How To Predict Heart Attacks In Women

Heart disease has become the diseases that we are familiar with. The disease is a cause of death in the world number 3. In fact, we can predict the emergence of bouts with signs that exist, so that we can actively prevent it before it occurs. In women, symptoms that arise are usually not typical. Therefore, we have to calculate the potential occurrence of attacks from far-away days.

Various studies have been conducted in terms of prediction of the risk of a heart attack, the most famous is the Framingham Heart Study (FHS). Of the FHS, developed a prediction model called the Framingham Risk Score (FRS), to predict the occurrence of cardiovascular events in 10 years. Prediction between men and women a little differently, this difference arises because of the difference in age onset of attacks from previous cases, as well as the interaction of risk factors that affect a person.

Calculate the risk of a heart attack through the Framingham Risk Score (FRS)

Framingham Risk Score (FRS) consists of several components which include age, total blood cholesterol, smoking habit, total HDL (good cholesterol), and systolic blood pressure. So before calculating, we recommend you check the profile of the fat first. This check should be done regularly to know the profile of the fat in the body that are strongly influenced by the diet which is very dynamic. Results from the summation of the various components of it, later known how risky you had a heart attack. Let's calculate the score ourselves through the table below


In addition to the FHS, there are some model predictions with other scoring systems. Various studies developed and expected to refine and predict more precisely, among others, the Reynolds Risk Score (RRS) and Systematic Coronary Risk Evaluation (SCORE). FRS and RRS are used more in the group in the United States, while the SCORE was developed exclusively from data to study in European countries. In Indonesia, this calculation model 3 can still be applied, the easiest is the FRS. After counting through the table above, we should pay attention to the things below, before doing prevention. Here is a guide to the American Heart Association in the year 2011 that incorporate other risk factors as well as trying to predict the long-term risk anyway outside the conventional 10-year prediction numbers.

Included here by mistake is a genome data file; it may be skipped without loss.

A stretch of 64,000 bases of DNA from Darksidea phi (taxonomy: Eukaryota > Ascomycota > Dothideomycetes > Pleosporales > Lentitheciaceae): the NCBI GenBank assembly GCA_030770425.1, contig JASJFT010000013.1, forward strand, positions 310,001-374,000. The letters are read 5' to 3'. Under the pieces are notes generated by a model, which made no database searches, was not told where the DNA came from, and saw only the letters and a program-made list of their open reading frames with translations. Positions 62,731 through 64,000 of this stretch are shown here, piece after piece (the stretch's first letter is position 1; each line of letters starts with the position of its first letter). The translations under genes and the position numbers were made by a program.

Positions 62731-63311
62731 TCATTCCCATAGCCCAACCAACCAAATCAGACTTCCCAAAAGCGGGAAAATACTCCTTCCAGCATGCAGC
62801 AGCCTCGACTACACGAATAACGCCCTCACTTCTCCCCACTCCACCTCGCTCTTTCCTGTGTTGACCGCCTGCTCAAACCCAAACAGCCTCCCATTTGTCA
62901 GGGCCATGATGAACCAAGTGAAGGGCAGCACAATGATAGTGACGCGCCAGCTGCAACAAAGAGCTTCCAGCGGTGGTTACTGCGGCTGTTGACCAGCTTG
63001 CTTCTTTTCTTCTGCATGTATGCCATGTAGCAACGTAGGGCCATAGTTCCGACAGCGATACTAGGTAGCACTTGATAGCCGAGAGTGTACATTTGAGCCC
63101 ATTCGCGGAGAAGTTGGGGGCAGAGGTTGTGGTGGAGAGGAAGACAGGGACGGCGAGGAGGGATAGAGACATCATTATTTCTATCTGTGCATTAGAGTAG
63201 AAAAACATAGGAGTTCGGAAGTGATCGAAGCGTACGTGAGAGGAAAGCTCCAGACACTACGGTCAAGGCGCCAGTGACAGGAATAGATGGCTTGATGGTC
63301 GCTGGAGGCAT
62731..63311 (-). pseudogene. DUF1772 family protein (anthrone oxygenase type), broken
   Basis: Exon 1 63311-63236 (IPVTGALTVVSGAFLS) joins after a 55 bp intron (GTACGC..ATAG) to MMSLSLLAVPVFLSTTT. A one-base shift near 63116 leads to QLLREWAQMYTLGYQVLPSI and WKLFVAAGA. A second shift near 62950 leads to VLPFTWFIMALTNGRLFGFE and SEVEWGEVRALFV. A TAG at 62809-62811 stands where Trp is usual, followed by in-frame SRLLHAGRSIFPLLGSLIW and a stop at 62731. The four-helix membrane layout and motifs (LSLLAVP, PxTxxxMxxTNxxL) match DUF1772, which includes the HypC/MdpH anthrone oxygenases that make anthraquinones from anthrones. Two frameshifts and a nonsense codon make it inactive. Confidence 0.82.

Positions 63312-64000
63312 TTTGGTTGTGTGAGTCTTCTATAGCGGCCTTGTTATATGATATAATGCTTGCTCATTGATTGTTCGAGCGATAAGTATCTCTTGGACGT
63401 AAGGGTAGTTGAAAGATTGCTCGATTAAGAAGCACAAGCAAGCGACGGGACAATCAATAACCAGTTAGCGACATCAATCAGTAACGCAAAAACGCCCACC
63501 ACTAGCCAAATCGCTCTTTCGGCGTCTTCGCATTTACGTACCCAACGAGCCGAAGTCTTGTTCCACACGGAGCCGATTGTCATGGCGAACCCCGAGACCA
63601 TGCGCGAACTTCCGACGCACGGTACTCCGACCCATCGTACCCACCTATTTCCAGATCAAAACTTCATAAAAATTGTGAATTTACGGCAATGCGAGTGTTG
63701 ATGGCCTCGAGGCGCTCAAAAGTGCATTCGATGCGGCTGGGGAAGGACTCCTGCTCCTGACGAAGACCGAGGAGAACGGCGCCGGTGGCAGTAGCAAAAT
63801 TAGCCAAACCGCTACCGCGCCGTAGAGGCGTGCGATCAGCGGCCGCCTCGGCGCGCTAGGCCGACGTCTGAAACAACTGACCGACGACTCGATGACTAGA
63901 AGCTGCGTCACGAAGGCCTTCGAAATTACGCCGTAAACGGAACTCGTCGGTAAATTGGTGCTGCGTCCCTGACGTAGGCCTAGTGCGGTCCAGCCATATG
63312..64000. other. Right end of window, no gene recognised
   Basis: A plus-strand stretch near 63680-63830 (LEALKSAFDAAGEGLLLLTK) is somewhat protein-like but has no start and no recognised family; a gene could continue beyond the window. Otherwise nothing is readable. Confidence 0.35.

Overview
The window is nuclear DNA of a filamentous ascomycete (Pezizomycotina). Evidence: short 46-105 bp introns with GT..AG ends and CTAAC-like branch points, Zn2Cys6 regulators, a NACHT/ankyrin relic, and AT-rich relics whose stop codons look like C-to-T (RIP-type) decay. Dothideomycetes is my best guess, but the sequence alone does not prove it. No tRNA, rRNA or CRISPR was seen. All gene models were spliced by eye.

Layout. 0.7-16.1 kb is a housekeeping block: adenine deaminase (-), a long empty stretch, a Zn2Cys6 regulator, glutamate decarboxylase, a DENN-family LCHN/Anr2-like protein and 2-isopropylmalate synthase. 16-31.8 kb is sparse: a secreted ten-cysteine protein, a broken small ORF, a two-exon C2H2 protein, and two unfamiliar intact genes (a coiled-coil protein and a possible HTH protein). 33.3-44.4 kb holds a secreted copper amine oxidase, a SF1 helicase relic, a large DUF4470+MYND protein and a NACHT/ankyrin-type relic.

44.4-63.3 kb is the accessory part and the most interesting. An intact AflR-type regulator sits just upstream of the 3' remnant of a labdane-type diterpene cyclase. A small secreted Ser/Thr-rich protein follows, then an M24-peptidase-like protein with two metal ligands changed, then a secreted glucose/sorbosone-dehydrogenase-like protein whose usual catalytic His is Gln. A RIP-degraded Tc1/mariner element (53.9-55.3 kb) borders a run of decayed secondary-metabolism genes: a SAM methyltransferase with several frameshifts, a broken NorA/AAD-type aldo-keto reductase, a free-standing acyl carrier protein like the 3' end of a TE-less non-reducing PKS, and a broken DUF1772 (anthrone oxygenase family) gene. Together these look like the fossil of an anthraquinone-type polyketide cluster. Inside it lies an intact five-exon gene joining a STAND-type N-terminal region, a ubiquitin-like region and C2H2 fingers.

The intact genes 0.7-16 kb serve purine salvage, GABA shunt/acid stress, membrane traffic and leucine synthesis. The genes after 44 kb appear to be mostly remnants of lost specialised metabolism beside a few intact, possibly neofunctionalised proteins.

High risk (> 1 high-risk conditions)

  • Heart disease that already manifests clinically, such as heart palpitations, fatigue is often the time of activity, and chest pain
  • Disease cerebrovascular disease that already manifests clinically for example ever stroke
  • Peripheral artery disease that already manifests clinically
  • Chronic kidney disease
  • Diabetes mellitus
  • Cardiovascular risk prediction > 10% within 10 years


Medium risk or risk (> 1 risk factors major)

  • Smoke
  • Blood pressure (BP) systolic 120 mmHg and > BP Diastolic 80 mmHg or hypertension > in therapy
  • Total cholesterol > 200 mg/dl, HDL-C < 50 mg/dL or gotten other therapies
  • Obesity, especially Central obesity (belly)
  • Unhealthy eating patterns
  • Physical Inactivity
  • A family history of early-onset heart attack (male age 55 years or female < age < 65) on a generation earlier, i.e. the father, mother, uncle or aunt
  • The presence of metabolic syndrome marked waistline and big bad fat profile
  • The ability of a proven exercise capacity of training load test with a treadmill or abnormal pulse recovery after stopping training test
  • Collagen vascular disease due to autoimmune disorders (lupus or rheumatoid arthritis)
  • History of preeclampsia (poisoning of pregnancy), diabetic gestational (in pregnancy), or pregnancy-related hypertension


What are the criteria for heart conditions optimal?

Optimal heart conditions are ideal conditions that prevent someone from a heart attack. All criteria must be met before the heart expressed in optimum condition. The Criteria, among other things:

  • Total cholesterol < 200 mg/dL (without drug therapy)
  • TD < 120/80 mmHg (without drug therapy)
  • Fasting blood sugar < 100 mg/dL (without drug therapy)
  • Body mass index < 25 kg/m2 is Not smoking a physical activity for adults > 20 years: sports medium intensity > 150 minutes per week, sports heavy intensity > 75 minutes/week
  • Follow a healthy eating pattern (the DASH diet or variants)


Well, after following the above explanation, although nowadays you look fine, no complaints of anything, it's good You start counting the potential that might be experienced in the future. That way, you can actively prevent good living habits by changing eating patterns, patterns of activity, other living patterns and become more healthy. Good luck.

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